(1)  The understanding that faithfulness is about God’s expectations not ours

(2)  The understanding that faithfulness looks toward eternity; our prize is not here

What does faithfulness get us?

God will be pleased!

This may not seem to be a good enough reason, but it truly is the best reason for faithfulness

As we grow to know God better, the thought of pleasing Him becomes the most wonderful accomplishment of all

God will make our life good

We all want a “good life”, but we define that from our narrow and immediate perspective

Faithfulness leads us into life that is good from God’s perfect and eternal perspective

We experience goodness that has great depth and breadth; goodness that comes from the outside and from the inside

God will fruitfully use us Acts 23:11

Outside of faithfulness, every use of our life will be utterly wasted

Our hearts need to be captured by the reality that we can daily share in the work of God in this world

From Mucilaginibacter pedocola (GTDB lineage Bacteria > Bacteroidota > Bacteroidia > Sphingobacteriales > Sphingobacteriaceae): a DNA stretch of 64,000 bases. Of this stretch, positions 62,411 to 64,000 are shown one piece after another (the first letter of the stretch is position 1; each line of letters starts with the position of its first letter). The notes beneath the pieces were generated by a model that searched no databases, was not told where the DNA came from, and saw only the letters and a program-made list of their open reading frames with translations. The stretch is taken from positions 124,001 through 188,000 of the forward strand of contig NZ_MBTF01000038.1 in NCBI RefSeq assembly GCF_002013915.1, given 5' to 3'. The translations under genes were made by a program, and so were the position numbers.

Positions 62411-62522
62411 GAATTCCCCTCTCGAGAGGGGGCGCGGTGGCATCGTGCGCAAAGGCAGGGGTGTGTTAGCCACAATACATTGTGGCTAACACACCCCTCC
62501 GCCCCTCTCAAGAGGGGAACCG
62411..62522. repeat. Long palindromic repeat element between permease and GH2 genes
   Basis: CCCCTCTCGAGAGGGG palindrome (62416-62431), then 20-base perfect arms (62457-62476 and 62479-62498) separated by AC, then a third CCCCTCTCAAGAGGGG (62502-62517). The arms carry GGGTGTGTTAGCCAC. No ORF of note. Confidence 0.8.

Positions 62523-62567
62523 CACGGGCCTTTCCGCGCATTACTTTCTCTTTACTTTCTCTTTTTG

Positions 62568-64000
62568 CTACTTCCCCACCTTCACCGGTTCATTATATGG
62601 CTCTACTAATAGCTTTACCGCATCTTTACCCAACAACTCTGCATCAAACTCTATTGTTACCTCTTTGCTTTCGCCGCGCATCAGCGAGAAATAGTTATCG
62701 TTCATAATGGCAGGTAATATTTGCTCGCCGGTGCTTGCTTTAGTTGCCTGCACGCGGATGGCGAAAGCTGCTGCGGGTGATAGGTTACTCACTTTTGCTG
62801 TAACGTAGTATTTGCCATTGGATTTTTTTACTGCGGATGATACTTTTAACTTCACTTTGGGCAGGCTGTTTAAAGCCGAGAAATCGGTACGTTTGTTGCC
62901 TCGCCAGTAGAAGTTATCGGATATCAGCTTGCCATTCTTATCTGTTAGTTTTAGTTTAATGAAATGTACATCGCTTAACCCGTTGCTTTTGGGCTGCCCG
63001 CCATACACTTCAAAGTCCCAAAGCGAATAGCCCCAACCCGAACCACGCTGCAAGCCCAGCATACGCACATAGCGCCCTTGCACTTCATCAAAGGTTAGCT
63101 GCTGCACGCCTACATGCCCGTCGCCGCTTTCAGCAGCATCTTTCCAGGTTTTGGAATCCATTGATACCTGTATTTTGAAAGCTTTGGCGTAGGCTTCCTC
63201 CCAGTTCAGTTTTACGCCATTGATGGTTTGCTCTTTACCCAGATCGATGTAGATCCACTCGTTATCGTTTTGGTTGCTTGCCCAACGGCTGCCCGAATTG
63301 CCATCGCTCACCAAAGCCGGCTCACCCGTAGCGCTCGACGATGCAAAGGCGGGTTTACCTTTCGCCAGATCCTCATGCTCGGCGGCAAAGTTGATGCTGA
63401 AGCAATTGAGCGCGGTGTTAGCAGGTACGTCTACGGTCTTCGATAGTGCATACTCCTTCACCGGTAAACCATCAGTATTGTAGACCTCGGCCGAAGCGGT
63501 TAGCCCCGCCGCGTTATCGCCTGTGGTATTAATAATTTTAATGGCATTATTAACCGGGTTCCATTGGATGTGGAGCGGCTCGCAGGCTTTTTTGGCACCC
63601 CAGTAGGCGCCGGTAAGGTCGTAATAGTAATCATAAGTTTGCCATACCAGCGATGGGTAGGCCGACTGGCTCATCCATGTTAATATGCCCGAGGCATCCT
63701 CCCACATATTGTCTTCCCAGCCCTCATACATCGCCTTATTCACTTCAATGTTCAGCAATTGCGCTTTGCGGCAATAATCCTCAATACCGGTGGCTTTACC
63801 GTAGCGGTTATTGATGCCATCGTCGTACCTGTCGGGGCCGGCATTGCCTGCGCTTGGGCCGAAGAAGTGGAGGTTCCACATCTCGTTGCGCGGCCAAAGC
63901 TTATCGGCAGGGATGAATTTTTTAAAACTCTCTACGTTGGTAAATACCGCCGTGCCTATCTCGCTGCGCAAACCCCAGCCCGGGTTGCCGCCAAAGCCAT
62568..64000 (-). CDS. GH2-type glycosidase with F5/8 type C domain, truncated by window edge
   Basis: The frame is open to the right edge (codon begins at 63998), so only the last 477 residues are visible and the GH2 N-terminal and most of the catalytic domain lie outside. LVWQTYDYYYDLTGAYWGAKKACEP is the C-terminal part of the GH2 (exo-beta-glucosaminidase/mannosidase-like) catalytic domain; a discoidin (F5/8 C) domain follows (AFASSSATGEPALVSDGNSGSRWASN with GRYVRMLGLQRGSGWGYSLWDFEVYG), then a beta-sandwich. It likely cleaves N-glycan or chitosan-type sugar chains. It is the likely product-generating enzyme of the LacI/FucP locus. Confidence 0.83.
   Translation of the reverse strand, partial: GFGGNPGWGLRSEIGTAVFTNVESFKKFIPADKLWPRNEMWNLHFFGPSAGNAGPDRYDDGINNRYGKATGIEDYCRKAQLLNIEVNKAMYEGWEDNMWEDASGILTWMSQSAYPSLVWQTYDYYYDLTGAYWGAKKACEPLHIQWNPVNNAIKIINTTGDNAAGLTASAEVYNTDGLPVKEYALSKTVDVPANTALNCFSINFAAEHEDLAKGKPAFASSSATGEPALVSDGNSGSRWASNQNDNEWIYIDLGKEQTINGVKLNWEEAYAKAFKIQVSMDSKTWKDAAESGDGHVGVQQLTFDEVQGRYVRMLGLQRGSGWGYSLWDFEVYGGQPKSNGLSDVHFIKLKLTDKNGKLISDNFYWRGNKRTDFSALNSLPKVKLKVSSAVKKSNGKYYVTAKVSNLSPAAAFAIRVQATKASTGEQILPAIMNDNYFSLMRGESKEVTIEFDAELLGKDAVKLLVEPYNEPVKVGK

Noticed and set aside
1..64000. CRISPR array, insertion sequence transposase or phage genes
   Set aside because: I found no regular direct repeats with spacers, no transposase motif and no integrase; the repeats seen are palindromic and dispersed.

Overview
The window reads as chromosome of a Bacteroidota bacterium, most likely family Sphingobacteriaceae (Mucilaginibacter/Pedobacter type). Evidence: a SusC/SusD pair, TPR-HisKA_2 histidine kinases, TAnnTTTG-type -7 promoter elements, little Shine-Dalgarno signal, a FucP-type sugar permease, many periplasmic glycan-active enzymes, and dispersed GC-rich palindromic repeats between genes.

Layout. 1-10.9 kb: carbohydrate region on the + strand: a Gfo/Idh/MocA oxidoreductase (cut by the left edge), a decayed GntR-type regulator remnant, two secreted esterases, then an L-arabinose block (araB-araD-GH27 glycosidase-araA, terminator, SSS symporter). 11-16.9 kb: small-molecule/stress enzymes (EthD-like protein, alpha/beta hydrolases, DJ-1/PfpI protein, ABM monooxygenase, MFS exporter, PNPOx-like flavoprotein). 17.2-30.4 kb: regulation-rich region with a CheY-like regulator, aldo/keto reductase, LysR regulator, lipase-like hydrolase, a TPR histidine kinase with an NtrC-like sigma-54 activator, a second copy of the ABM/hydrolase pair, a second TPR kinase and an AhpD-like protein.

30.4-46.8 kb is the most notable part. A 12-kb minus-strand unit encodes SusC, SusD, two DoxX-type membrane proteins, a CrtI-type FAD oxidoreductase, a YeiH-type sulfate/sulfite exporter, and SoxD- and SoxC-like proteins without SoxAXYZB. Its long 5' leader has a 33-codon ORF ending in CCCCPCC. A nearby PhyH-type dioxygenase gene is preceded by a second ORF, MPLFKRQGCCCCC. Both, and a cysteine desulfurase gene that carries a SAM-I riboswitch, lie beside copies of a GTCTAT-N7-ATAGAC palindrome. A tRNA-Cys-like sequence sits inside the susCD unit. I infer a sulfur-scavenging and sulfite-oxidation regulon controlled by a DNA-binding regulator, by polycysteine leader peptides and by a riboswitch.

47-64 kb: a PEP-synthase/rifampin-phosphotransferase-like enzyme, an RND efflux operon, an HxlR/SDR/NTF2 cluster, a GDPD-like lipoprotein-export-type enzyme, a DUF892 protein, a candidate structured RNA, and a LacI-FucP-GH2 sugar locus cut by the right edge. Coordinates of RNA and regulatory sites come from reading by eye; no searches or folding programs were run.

Faithfulness keeps us involved in the greatest things happening


True Christians love to see people come to saving faith in Jesus Christ; and when our actions and words are part of that process we are overjoyed! The disappointing reality is that it is more common for people to seemingly not be impacted by our witness. This discourages us and can keep us from being ever active in building relationships that help us to naturally share the gospel of Jesus Christ.

In a recent blog post Francis Chan wrote about being encouraged in sharing Christ even when we don’t see any response. I hope it leads you to keep pressing on with the gospel which is powerful and which is the only hope anyone can have to be saved from judgment and to life!